He often approaches his peering in on her very similarly to a scientific study approach, often consulting his books and taking notes. But it all becomes unhealthy very quickly. He’s completely avoiding his job and creating more holes in the wall all to get a glimpse at her, the photo shoots she does as a model, her lover, and the wild parties they often throw. He’s also clearly falling in love with her, having dreams and fantasies of dueling her lover to win her hand, or as the lover is shown fooling around with other women, imagining rescuing her and marrying her.
The movie does have more nice touches of humor, such as when his cleaning lady shows up and he’s upset that she’s vacuuming, shouts at her to turn it off, and when she can’t hear he pulls out the plug. He’s holding it in his hand still, and she turns oblivious and says “Thank you, dear” and takes it from him to plug it right in again. Later when he tries to go back to work and can’t concentrate, he fakes illness and his coworker comments “You do look off color” and when we cut back to Collins, the film is momentarily in black and white.
But it’s very hard to get past the fact that this is just an old man creeping in on the private moments of a young woman’s life, including many times when she’s lounging nude or making love. These scenes are pretty tastefully shot, certainly not pornography, but it’s the knowledge that he’s watching it all and eagerly jumping from hole to hole to see it at every angle that makes it gross. Even as her lover comes and visits him and talks bad about her, he doesn’t really stand up for her or otherwise do anything. He never goes to visit her and speak to her when she’s alone, or try to do anything to truly help her. We learn she is pregnant, and when her lover finally leaves, Collins sees this as his chance.. to sneak into her apartment when she’s not home.
When she arrives back, he hides in her wardrobe as she turns the gas on full blast and takes a bunch of pills to commit suicide. Once she is fully passed out, he emerges to caress her hand and cheek. He puts the cap back on the bottle of pills and turns off the gas, but can’t seem to do anything to actually try and save her beyond running out the apartment and down the hallway to scream for help. At this point we see a very odd attempt at CPR performed by a policeman that doesn’t seem to work, and her carried out on a stretcher. We jump to a shot of a newspaper saying “Professor saves young model” followed by all his colleagues congratulating him on saving her. From there he returns to his microscope, and in it he sees her floating among the stars. I’m assuming the ending was meant to be intentionally vague, but to me it seems clear that she did in fact die, and everything after that is his delusion. Or perhaps it seems clear to me because that’s about the only way I would want this to end. The idea of a creepy peeping tom being deemed the hero after all this just doesn’t work for me at all.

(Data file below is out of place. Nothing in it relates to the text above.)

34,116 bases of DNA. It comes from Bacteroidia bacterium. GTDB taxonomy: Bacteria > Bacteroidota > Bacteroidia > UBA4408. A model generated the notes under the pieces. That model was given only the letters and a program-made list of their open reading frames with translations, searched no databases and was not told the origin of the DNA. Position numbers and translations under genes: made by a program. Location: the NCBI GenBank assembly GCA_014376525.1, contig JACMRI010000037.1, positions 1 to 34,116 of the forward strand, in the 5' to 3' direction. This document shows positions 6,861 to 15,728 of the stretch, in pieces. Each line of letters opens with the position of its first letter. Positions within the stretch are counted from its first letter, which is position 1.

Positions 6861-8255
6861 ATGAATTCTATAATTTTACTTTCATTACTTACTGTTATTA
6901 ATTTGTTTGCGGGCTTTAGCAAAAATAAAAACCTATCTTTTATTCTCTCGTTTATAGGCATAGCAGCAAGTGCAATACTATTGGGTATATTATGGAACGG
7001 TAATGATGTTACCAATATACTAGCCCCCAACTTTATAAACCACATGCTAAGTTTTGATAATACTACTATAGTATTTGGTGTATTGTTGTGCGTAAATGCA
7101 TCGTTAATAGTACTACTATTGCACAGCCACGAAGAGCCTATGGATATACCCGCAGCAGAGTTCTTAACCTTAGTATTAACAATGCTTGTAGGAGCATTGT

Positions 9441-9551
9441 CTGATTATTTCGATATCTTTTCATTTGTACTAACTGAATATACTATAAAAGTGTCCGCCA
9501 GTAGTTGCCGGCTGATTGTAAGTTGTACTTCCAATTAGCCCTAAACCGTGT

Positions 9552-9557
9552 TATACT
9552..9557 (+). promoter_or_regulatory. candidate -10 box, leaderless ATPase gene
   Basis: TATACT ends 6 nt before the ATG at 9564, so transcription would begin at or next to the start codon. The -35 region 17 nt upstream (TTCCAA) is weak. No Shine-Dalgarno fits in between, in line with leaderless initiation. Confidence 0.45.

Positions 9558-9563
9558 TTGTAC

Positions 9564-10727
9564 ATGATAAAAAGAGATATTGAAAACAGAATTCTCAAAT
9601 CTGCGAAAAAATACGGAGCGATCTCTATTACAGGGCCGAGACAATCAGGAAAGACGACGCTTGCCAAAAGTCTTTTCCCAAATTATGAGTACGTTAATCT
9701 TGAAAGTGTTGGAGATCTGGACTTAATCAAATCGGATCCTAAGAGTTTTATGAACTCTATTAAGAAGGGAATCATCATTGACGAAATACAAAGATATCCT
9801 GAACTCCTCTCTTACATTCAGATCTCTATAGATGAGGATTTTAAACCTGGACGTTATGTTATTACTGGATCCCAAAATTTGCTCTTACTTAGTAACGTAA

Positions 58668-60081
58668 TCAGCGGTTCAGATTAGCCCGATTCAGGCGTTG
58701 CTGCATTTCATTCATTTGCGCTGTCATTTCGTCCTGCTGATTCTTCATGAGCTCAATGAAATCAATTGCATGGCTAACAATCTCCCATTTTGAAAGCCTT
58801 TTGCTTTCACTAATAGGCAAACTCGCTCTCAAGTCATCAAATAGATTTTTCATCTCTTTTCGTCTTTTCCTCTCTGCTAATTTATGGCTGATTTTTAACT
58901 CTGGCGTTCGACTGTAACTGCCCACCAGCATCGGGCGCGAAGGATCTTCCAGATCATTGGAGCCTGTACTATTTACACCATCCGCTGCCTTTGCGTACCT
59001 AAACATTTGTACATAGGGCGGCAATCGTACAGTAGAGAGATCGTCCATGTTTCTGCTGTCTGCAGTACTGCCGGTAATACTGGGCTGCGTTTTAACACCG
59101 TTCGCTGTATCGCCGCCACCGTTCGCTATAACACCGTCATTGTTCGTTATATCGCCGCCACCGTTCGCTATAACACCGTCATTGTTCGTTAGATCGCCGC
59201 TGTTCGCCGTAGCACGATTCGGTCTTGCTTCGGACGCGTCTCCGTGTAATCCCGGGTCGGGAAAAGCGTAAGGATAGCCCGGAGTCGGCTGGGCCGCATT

That all said, how does George’s soundtrack work in the context of the film? Pretty well actually. I think for me at least there’s definitely a link between psychedelia and Indian music thanks to the fact that the Beatles were interested in both right at the same time, and since most of the Indian music is used for his neighbor and her friends, it fits in with the wild parties and strange photo shoots they are taking part in. It’s also used quite heavily in the dream and fantasy sequences, and I think the nature of the strings in particular do well to evoke that mood. Most of the times when it’s not used at all are for the more comical sequences and often fit the scene. The “Ski-ing” song is used during a photo shoot where a model is in a skiing outfit with snow blowing all around him, and the “Cowboy Music” when her lover is wearing a cowboy hat and sitting on a rocking horse. The latter in particular really helps highlight the humor of the moment. The shrillness of the strings on “Crying” is still very jarring, but it comes in at the point of the movie where I believe she is telling her lover about her pregnancy, and he is flat out rejecting her. Since we never hear their conversations in her apartment, only the music, I do think it’s an effective way to show how extremely upset she is, and it quiets down as she lays dejected on the bed. “Wonderwall to be Here” is used when she has overdosed on the pills, which explains the sad feelings I was getting from the song. Overall I think it was a really solid effort by George to do a soundtrack. Would he be capable of doing something that wasn’t psychedelic? Maybe not in 1968, but it does make me wonder what compositions later in his life would sound like. Apparently he did at least contribute to the soundtracks of some of the films made under his Handmade Films production company, though I believe this will be the only soundtrack of his I will encounter for this project.
I would also like to give a shoutout to the image of George that Amazon Music has chosen whenever you are playing his solo work. What a wonderful moody look he’s giving the camera.
Next time: I dive in to John and Yoko’s experimental albums, Unfinished Music Vol 1: Two Virgins, Unfinished Music Vol 2: Life with the Lions, and their Wedding Album. I promise I won’t always be grouping albums together like this, but in this case it felt necessary. You’ll see what I mean next week.